Doctor. Paul Richardson, Director of Clinical Research at the Dana-Farber Cancer Institute has told SurvivorNet in an earlier interview that newer treatments such as combination therapies, better-defined stem cell transplants and the recent development of immunotherapies have led to a sort of “paradigm shift” in the way we think about and treat myeloma.
“We’ve witnessed dramatic changes that keep happening and that’s why it’s been so exciting and a pleasure to work in this field since these changes have resulted in new advancements,” said Anderson.
The the average life expectancy for multiple myeloma is now more than four times the length it was two years ago. There’s been so much advancement that people who could only last just a few years following treatment now live for more than a decade and the odds will only increase from here.
Related: An Exciting Change in the Delivery of Daratumumab for Multiple Myeloma
The Dr. Shah explains what goes in making treatment choices for patients suffering from multiple myeloma.
What is MRD Testing?
MRD (Minimal Residual Disease) tests monitor the activity of blood cancer. It informs doctors of how many cancerous cells are left even after treatment. It also gives health professionals the ability to assess and debate how to best manage their treatment.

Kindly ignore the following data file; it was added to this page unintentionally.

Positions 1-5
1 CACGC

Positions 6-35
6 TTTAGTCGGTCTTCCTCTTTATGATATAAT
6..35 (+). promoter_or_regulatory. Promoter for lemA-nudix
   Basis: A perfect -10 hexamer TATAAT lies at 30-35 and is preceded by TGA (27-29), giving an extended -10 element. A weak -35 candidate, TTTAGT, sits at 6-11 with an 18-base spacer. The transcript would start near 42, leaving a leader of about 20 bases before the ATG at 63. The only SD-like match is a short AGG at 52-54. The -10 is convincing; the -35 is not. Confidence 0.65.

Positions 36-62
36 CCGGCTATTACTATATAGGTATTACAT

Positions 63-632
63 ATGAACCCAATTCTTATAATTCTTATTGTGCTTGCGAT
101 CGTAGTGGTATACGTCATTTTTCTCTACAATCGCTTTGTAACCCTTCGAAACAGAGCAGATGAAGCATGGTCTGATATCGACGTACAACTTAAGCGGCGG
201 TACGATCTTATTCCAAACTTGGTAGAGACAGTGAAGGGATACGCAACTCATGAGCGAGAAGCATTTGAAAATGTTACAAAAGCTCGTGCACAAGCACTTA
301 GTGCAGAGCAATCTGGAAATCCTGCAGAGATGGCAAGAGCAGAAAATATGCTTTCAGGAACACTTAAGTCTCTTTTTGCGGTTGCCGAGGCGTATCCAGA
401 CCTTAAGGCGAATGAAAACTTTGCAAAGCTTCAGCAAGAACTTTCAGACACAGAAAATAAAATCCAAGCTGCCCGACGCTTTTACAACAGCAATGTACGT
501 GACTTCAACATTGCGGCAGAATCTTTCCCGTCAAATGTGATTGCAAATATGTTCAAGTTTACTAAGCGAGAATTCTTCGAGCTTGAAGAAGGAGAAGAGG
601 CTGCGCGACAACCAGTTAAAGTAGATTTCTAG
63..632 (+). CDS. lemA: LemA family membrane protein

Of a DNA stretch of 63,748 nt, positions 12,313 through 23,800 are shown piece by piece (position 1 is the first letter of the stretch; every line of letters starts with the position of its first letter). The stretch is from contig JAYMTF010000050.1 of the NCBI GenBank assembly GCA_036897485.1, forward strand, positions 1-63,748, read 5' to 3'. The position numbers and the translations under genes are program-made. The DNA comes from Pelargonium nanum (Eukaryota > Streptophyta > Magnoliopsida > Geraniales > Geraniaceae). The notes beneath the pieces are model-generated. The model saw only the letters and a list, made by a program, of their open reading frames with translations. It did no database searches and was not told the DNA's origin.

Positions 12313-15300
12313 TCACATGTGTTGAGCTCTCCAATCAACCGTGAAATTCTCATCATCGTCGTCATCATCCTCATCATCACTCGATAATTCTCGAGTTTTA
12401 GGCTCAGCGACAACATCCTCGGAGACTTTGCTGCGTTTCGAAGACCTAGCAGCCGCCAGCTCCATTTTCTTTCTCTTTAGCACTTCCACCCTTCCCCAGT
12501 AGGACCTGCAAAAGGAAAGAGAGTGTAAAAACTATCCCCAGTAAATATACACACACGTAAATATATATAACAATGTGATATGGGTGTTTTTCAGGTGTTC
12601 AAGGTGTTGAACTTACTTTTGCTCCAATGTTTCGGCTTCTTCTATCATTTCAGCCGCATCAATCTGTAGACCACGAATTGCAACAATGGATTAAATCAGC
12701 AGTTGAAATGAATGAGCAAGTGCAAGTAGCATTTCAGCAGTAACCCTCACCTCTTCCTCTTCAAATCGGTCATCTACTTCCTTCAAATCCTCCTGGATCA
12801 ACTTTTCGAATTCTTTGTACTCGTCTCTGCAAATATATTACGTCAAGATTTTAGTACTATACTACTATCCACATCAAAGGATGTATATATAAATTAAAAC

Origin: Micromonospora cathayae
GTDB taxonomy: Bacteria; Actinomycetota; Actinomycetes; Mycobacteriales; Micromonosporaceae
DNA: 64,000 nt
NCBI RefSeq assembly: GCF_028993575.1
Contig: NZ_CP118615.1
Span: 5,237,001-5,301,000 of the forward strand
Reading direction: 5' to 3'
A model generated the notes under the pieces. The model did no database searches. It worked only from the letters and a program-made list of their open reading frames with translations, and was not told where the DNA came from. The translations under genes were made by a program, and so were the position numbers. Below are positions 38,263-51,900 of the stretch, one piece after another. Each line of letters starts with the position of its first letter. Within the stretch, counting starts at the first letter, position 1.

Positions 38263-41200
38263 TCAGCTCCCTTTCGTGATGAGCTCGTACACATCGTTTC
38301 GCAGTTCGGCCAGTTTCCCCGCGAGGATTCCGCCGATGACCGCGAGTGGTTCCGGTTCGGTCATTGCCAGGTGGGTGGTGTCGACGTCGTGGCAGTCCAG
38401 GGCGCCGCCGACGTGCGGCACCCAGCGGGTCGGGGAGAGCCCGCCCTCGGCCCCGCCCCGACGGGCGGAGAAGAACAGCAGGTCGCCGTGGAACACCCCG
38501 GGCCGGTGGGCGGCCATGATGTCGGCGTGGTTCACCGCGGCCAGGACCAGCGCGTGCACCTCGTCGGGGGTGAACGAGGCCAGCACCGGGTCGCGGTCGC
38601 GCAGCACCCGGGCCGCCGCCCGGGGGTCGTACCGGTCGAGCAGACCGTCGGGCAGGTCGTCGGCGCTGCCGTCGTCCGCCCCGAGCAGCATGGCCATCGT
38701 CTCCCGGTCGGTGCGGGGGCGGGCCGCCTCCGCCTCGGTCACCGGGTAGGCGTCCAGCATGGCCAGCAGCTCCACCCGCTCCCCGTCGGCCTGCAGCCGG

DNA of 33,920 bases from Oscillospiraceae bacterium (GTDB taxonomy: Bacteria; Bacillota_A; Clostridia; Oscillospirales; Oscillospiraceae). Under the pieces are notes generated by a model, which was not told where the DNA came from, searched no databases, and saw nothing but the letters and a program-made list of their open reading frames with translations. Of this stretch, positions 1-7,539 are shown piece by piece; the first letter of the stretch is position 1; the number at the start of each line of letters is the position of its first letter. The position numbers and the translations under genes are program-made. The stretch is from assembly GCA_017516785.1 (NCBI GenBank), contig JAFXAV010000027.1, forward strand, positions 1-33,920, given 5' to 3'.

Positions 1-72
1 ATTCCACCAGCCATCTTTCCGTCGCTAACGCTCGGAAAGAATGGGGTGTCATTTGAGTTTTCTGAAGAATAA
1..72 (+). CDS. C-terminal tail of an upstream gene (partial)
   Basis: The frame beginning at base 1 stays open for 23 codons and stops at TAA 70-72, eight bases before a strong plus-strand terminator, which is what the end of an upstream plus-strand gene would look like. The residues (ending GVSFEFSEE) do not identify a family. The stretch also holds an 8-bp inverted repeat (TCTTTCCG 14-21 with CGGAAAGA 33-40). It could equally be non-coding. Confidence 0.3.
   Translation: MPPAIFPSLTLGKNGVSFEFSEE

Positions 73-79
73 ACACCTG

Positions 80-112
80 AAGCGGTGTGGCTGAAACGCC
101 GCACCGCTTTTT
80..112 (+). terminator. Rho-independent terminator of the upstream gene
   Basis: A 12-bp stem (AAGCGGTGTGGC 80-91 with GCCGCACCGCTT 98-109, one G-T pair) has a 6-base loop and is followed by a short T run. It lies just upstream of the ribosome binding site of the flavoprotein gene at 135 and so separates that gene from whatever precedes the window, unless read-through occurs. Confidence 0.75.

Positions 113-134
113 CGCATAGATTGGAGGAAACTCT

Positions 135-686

“MRD testing does not just benefit those who are patients” claims Dr. Hashmi, “but it helps the medical professional who utilizes the test to learn more about the myeloma of their patient and take decisions based upon the results of the test.”
MRD testing is part of what’s commonly referred to as “precision medication”. It’s sometimes referred to as “personalized medication.” This test gives doctors a glimpse into the proteins and genes found in cancer cells. This information helps them develop a treatment plan that is most effective for a patient’s particular cancer.